The hat was so ugly that when people walked past Rocky on his local Main Street,  they would turn and whisper, “Was that the real Elmer Fudd?” (Note to town residents: Unlike Elmer Fudd, Rocky does not usually carry a 12-gauge shotgun. But he may have a concealed flashlight.)

The insults pounded Rocky like heavy rain on a duck’s back. Rocky, warm and happy, didn’t care.

But something had changed as he donned the red plaid adornment last week. Oddly, it was too tight and small. Unbearably tight. Either Rocky’s head had grown over the past nine months — or the hat had shrunk.

Rocky’s daughter jumped up-and-down with glee. “Hurray! No more Stormy Kromer!”

The fashionistas may have won this battle, but not the war. The Stormy Kromer website says Rocky’s Flexible Fit remains available in size 7-1/2 — with next-day delivery.

[Disclosure: Rocky admits that he has a “big head,” but that doesn’t detract from Stormy Kromer Inc., which is a privately-owned company in Michigan. Stormy still manufactures in the USA — which is a good reason to take a closer look at their product line. In addition to employing Americans, Stormy may have prevented more cases of pneumonia than the Centers for Disease Control! See: ]

Chocolate Chip Cookies & Financial Markets

December 5, 2009 34 comments

Forrest Gump famously said, “Life is like a box of chocolates.”

Rocky Humbert counters, “Life is like a rack of homemade chocolate-chip cookies.”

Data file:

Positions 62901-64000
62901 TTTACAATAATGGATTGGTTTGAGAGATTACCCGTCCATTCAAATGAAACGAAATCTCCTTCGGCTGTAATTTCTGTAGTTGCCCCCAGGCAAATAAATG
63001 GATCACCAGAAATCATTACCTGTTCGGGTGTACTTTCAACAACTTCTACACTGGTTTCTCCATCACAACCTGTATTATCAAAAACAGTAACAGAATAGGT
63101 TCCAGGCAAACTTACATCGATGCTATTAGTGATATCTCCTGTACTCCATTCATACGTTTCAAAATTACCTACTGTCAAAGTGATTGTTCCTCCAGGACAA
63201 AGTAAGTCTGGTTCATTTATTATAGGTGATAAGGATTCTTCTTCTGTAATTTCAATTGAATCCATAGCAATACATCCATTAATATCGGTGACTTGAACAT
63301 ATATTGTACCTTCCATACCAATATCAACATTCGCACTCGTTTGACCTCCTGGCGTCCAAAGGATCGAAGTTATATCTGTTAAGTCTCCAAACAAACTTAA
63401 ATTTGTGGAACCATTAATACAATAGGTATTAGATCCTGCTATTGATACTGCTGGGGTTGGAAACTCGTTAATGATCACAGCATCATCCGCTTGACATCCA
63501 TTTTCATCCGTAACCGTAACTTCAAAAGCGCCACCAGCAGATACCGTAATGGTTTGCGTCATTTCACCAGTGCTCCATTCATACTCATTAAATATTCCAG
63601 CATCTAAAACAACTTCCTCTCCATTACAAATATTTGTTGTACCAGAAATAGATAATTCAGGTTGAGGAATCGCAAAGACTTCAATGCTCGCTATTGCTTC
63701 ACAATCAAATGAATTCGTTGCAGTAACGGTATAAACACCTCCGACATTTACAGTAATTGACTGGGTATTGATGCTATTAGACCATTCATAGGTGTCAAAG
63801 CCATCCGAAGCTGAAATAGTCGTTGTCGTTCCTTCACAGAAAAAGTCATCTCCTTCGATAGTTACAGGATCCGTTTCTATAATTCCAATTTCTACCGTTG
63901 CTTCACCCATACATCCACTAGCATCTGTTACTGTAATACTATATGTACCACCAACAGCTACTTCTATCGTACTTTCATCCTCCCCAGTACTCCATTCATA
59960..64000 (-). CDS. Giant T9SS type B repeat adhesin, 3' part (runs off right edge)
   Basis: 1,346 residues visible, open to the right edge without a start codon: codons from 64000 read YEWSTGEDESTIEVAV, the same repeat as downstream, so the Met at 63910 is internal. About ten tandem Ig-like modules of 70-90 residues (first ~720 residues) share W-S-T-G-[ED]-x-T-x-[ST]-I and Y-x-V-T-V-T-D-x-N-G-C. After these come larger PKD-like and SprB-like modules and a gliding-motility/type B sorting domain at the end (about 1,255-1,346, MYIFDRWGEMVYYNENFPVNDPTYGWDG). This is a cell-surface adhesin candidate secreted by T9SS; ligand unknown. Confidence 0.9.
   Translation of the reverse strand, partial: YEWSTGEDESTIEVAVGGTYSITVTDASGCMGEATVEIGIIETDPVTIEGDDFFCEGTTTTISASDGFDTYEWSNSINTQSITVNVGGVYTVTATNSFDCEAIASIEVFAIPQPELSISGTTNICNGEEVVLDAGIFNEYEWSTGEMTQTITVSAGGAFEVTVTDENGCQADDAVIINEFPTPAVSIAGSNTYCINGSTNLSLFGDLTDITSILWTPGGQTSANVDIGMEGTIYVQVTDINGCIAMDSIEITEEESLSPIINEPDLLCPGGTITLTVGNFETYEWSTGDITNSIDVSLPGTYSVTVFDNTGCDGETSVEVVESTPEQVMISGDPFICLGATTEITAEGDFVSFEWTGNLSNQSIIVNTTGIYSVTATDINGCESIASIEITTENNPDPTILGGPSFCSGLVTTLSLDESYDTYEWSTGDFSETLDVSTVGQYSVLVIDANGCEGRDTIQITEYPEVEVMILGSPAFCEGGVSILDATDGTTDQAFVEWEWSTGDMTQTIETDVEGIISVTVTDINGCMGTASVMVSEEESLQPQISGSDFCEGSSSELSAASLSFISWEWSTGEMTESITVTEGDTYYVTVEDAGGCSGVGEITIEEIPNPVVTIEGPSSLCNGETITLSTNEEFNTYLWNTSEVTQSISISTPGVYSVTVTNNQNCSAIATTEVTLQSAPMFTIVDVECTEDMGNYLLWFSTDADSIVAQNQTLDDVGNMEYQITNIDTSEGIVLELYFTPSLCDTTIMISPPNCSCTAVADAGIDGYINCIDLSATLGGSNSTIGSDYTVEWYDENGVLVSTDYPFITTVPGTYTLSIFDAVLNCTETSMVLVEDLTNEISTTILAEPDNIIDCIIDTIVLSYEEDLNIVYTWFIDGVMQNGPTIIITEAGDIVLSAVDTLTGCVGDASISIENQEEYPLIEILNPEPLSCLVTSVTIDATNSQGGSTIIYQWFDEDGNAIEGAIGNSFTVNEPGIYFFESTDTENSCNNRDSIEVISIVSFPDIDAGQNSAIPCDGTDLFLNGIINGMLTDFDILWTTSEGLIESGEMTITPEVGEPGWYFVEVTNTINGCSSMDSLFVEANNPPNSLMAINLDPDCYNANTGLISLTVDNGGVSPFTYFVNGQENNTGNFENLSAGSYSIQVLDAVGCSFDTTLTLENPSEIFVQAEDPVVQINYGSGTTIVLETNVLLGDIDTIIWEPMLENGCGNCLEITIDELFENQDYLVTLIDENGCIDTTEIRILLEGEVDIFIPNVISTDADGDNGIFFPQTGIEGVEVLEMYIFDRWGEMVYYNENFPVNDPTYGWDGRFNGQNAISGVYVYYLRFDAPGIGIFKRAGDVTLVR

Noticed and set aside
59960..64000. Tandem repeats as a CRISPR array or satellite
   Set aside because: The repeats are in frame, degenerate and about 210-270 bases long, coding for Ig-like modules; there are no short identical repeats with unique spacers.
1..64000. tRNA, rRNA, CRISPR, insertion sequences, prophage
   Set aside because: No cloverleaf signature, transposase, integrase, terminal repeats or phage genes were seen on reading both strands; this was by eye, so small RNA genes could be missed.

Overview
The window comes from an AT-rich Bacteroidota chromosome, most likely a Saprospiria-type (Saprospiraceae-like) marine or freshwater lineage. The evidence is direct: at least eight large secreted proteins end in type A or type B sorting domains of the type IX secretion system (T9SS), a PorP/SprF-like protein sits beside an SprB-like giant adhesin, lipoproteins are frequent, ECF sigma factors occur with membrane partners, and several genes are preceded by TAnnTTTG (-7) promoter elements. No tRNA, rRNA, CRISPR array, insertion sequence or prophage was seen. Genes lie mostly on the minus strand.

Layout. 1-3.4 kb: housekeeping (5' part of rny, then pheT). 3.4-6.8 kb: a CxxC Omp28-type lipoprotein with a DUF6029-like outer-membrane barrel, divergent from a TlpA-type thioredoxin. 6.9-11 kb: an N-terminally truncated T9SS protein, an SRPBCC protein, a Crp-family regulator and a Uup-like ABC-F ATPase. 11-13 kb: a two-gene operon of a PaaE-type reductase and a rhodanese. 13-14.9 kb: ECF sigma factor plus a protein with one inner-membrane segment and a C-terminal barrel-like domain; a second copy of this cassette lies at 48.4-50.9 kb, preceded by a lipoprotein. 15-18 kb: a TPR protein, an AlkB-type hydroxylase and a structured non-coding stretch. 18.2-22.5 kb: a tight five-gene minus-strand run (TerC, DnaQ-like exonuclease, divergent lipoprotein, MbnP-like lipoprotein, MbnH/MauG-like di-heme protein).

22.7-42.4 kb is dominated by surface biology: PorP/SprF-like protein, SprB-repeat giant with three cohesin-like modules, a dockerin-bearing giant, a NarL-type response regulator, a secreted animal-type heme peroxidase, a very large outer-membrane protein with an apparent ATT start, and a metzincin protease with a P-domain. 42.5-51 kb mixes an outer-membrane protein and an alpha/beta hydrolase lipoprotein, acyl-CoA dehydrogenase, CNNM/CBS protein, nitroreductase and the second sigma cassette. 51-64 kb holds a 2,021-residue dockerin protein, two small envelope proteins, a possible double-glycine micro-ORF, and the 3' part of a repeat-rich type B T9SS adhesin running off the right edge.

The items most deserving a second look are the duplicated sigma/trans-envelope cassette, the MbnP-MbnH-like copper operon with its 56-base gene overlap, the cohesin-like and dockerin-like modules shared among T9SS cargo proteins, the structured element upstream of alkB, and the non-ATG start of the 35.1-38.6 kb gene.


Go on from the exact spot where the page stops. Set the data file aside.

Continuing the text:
To celebrate the first snowfall of the season, Rocky baked three racks of chocolate-chip cookies using the Nestle Toll House Recipe. A trained scientist, Rocky weighed the ingredients precisely; he used an ice-cream scoop to size each cookie; he timed each tray’s bake time to the nano-second. The oven and rack temperatures were kept constant and carefully monitored.

Nonetheless, the cookies had a mean size of 6.93 cm with a standard deviation of 0.93 cm. The smallest cookie diameter was 5.5cm and the largest cookie diameter was 8.5cm.

This is a statistically improbable dispersion — and it jibes with Rocky’s view of the apparent randomness of markets.

[Disclosure: Rocky’s only explanation for the size dispersion is the cookie dough temperature as it entered the oven. Rocky’s daughter offered a mathematical explanation that uses fractals. Any reader who offers a better hypothesis will win a unique prize of dubious monetary value. The Blackberry model (as shown above) did not go in the oven.]